For Auden, virtually no business, in or outside of the ski industry, has ever done anything at the level that would solve the issue. And while he believes reducing energy usage operationally is of course good and important, it doesn’t address the systemic problem of the climate crisis, which he says can only be fixed by changes in policy and how we practise capitalism.
“It’s about vocalising this massive outdoor community that is politically latent”
“The reason we live in a fossil fuel economy is because the most powerful business in the history of commerce is the fossil fuel industry. So, we need to think about where we as a business have power, and how we can strategically wield it,” he says. To that end Auden leads Aspen Ski Company’s political lobbying at a local and national level; they were the only company in the outdoor industry to support Massachusetts vs EPA in 2007, the environmental protection law which lets the Environmental Protection Agency regulate carbon dioxide and greenhouse gases in the US, which is now under threat from the recent Supreme Court ruling to limit the EPA’s power.
Auden sees the work of Protect Our Winters as an extension of that ethos, using a social movement to bring about policy change. “It’s about vocalising this massive outdoor community that is politically latent,” he says. “If you’re a hiker or skier you did that because you didn’t want to be working in Washington on politics, you intentionally disengaged, but if you can engage these people, it could be way more powerful and influential on climate than say the NRA is on guns.”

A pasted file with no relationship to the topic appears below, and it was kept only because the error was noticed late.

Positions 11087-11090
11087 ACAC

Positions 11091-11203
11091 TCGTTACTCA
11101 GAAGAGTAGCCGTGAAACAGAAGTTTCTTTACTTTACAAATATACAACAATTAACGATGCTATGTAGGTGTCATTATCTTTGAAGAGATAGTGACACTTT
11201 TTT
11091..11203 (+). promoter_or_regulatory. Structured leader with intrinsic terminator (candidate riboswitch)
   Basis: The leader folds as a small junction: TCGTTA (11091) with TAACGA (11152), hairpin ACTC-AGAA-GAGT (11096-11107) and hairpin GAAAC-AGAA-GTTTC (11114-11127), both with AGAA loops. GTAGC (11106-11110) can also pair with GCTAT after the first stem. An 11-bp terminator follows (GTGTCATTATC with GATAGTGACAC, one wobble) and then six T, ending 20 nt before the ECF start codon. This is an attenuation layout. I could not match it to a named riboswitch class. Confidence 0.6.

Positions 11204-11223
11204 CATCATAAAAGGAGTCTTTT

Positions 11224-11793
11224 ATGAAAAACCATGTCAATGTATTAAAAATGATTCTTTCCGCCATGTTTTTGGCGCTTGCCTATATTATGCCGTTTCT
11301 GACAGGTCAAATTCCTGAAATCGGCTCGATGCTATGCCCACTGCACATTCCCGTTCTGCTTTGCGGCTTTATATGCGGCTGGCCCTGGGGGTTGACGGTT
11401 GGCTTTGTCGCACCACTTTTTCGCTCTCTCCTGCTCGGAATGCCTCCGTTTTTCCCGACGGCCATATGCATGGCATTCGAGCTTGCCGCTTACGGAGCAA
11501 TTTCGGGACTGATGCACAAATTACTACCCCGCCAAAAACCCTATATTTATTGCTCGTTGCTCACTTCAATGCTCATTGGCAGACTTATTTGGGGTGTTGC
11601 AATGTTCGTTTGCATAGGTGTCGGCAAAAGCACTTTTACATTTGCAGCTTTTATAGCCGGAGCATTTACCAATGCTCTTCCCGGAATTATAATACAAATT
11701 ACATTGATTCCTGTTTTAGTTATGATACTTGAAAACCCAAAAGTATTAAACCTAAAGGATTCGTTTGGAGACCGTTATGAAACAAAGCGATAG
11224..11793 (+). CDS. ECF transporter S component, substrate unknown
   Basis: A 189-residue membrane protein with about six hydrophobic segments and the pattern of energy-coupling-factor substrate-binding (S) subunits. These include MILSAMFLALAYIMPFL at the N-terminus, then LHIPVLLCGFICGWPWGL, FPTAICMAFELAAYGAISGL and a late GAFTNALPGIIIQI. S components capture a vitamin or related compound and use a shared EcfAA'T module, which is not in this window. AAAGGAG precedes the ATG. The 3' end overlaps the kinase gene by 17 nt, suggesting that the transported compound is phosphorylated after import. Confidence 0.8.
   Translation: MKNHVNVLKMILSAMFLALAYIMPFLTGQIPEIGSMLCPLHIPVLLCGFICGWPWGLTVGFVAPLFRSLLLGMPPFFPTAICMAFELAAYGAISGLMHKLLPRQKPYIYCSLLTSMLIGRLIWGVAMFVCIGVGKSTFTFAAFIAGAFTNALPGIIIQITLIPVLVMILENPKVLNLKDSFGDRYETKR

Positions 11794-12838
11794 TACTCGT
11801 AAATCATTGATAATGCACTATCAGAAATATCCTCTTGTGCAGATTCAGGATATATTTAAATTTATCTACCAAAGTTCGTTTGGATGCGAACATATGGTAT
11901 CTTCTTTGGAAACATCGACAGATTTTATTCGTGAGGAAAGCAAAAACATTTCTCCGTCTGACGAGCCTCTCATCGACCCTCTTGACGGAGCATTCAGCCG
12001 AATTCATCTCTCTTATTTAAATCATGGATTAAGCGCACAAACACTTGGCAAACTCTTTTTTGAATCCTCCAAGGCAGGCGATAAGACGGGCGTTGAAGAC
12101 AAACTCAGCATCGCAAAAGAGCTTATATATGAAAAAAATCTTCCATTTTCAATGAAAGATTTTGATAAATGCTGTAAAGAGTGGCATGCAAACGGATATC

In the resort itself, Auden feels a duty to nudge the behaviour of their guests towards positive climate action in their daily lives. “The vision of Aspen has always been that you come here on vacation and as it’s so beautiful you’d be open to new ideas and go home more equipped to improve the world,” says Auden. But he concedes it is no easy task. “Our guests like what we’re doing environmentally but I’m not sure it’s that deep a concern, which is part of the problem in America. It’s like I care but let me drink this expensive bottle of champagne as a priority, and part of what we’re trying to do is change that. To get people who visit here to understand what we’re doing and go out into the world with a new world view.”
“We didn’t demand that our ski lifts run using energy that will eventually destroy civilisation, we just want to run the ski lifts”
He tells me the Colorado Rockies are 1.5 degrees Celsius warmer than they were in 1980, with resorts including Aspen losing around 30 days off their skiing season as a result. But he also acknowledges that as a “centre of conspicuous consumption” some people might be resistant to hearing Aspen Ski Company talk about the climate crisis.